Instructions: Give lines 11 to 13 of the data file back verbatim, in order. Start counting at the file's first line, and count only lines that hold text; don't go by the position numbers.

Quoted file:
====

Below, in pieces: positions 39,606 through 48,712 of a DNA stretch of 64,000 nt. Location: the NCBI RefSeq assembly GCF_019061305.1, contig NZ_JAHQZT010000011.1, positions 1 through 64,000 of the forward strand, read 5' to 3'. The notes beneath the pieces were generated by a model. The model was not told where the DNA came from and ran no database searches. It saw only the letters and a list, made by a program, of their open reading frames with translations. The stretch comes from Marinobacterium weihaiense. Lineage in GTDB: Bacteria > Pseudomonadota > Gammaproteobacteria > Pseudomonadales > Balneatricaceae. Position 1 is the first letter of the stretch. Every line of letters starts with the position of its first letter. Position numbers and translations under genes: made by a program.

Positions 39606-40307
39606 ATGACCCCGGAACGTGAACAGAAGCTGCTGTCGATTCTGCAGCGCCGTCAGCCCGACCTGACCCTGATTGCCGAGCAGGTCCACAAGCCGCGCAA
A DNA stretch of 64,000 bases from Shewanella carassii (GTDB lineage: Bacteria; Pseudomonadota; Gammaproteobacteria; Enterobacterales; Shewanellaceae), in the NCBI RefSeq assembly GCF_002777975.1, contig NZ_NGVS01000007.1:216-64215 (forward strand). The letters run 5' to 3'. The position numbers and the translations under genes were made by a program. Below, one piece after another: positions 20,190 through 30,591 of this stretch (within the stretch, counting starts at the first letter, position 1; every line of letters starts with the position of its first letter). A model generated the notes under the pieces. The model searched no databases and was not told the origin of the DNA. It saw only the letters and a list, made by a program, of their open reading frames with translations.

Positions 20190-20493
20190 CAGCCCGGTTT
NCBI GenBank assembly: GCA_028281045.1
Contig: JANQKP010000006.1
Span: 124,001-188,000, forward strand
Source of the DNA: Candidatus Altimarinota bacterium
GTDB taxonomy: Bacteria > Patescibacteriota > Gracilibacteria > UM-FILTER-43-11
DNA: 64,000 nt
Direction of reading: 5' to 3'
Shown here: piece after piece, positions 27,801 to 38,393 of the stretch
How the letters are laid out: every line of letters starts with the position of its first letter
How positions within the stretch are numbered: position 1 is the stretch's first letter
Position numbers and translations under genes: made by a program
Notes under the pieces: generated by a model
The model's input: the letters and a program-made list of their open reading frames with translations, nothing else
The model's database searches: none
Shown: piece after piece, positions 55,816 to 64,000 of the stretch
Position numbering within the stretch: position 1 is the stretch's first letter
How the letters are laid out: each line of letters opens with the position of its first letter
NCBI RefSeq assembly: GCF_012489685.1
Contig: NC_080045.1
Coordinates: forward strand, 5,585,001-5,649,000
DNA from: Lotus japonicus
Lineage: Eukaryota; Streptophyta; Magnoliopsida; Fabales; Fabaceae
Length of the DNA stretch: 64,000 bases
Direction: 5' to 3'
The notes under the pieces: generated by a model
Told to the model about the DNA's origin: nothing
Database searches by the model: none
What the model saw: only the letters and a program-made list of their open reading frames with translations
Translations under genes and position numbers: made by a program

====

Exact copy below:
GTDB taxonomy: Bacteria > Patescibacteriota > Gracilibacteria > UM-FILTER-43-11
DNA: 64,000 nt
Direction of reading: 5' to 3'